The Choice: personal views on a taboo issue

Parham Media's documentary on abortion screens on SBS tomorrow night in the acclaimed Storyline Australia series.
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‘THE CHOICE ‘
personal stories about abortion
a film by
DON PARHAM
screening on SBS Thursday 16th November 2006 at 8:30pm
in the STORYLINE AUSTRALIA documentary timeslot.

Abortion has been available in Australia since the early 1970s and
several generations of women have freely accessed abortion in that
time. And yet it seems that talking openly about it remains one of
the last taboos. On Thursday 16 November at 8.30pm, SBS Television
will screen The Choice in the Storyline Australia timeslot. The
program attempts to break through that barrier and, in doing so,
contribute to the ongoing debate that continues to surround this
highly contentious issue.

Director, Don Parham has built the narrative of The Choice around
six stories with people from diverse backgrounds and various ages.
Natalie is 30 and works in HR. She talks about the abortion she
had in her early 20s when she was working as a political advisor.
“There were nights where I’d just cry in amazement and then, half
an hour later, I was crying because I couldn’t find a way where I
thought I could keep the child and everything would be great.”
Pauline is 61, a nurse who has three children and nine
grandchildren. She talks about the two abortions she had during
her 30 year relationship and marriage to Ron. “I have no guilt
about the terminations I’ve had. They were done for a reason. I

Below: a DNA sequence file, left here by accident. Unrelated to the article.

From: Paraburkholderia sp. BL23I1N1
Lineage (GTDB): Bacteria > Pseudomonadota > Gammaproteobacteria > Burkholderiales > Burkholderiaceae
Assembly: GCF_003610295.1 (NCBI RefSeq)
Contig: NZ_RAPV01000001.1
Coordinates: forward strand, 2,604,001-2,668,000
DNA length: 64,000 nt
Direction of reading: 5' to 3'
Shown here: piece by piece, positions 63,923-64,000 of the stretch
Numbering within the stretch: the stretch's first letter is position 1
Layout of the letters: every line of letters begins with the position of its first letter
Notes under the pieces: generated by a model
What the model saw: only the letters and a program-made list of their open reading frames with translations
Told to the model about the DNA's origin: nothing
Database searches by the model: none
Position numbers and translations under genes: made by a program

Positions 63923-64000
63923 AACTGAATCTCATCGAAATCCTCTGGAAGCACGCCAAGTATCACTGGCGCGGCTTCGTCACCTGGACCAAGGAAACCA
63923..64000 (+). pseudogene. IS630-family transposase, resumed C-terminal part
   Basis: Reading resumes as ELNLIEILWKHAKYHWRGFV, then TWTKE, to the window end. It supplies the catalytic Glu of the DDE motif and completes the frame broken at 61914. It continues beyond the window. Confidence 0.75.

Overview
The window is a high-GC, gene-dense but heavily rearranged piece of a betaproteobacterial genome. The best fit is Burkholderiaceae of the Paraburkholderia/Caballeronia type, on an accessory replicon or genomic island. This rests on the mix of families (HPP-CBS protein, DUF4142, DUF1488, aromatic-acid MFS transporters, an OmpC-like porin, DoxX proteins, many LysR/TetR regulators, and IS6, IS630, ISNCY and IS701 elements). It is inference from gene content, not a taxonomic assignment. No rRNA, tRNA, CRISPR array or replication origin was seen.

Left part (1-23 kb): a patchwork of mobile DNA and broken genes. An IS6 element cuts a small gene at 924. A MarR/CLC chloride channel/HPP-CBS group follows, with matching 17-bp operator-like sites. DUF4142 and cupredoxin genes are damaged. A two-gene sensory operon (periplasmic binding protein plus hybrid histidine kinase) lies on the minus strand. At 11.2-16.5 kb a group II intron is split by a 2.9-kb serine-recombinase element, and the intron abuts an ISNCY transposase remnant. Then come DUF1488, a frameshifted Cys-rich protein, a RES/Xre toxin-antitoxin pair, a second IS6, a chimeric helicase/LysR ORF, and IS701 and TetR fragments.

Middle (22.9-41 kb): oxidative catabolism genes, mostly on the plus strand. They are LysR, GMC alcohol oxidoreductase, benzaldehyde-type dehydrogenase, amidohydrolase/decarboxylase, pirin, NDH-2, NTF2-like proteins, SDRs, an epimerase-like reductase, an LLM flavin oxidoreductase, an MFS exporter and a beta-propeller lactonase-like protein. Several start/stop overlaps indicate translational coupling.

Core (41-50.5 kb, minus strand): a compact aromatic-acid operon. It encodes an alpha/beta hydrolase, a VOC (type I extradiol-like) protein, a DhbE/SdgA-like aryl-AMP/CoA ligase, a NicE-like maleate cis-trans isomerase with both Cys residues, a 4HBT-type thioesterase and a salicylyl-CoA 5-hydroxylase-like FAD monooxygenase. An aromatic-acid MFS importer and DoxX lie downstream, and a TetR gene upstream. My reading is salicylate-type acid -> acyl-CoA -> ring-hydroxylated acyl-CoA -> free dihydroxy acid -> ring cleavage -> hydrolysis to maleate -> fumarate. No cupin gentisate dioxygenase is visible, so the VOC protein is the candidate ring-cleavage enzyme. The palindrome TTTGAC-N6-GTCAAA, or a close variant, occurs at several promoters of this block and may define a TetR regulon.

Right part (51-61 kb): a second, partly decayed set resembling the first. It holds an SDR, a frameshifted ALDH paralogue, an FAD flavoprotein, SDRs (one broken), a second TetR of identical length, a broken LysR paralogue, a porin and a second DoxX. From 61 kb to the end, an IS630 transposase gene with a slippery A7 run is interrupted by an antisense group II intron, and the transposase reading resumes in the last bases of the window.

did it for me, I did it for the man I loved, and for the last one I
had, I did it so that our three children wouldn’t be burdened again
with another brother or sister.”

Ruth is 29 and currently works as a receptionist. Although her
parents were involved in the Right to Life movement, she had two
abortions in her early 20s while at uni. “On one hand I’d grown up
being aware of the kind of view that abortion is wrong, or the
right to life type of view. All of those sort of things sort of
confused me a bit, because I thought ‘hang on, am I going to .
finish my studies and do all those things . So there was a tension
there in that.” Catarina, the daughter of Dutch migrants, is a
45-year-old librarian who talks about the abortion she had after
she became engaged. “I would probably resent the child and the
last thing I needed to do was to resent a child as well, it wasn’t
fair on a child to bring it into that situation, and I wanted it to
have both parents, and I wasn’t feeling sure that it would have
both parents.” Hiroko is a 27-year-old Japanese-Australian who
works as a trainer in the hospitality industry. She talks about the
two abortions she had in her early 20s. “I chose to go through a lot of
different experiences with men to, I guess, define what receiving
love meant, how I could receive love, what kind of love was I
worthy of receiving and vice versa, what kind of love was I worthy
of giving.”

The Choice also brings men into the discussion. The sixth
character is Firak who is 40 and runs a restaurant. Firak talks
about the relationship he had in his early 20s in which his partner
had several abortions. “We probably wanted to have this child, but
I really very strongly felt like I wasn’t ready for it. That
overrode any other sort of considerations at that time.”

These people share their most intimate thoughts about what it was
like to be suddenly confronted with an unwanted or unplanned
pregnancy. Their stories reveal the varied and complex
circumstances in which people struggle to work through their
options and make, what is, for most, a difficult choice.

The Choice is a Parham Media Productions and was developed with the
assistance of Film Victoria Australia, produced in association with
SBS Independent. Financed by Australia Film Finance Corporation.

LINKS:

PARHAM MEDIA WEBSITE:www.parham-media.com/docos/thechoice/tc_index.htm

THE AGE GREEN GUIDE:http://www.theage.com.au/news/tvradio/exploring-abortions-aftermath/2006/11/07/1162661689181.html?page=fullpage#contentSwap1

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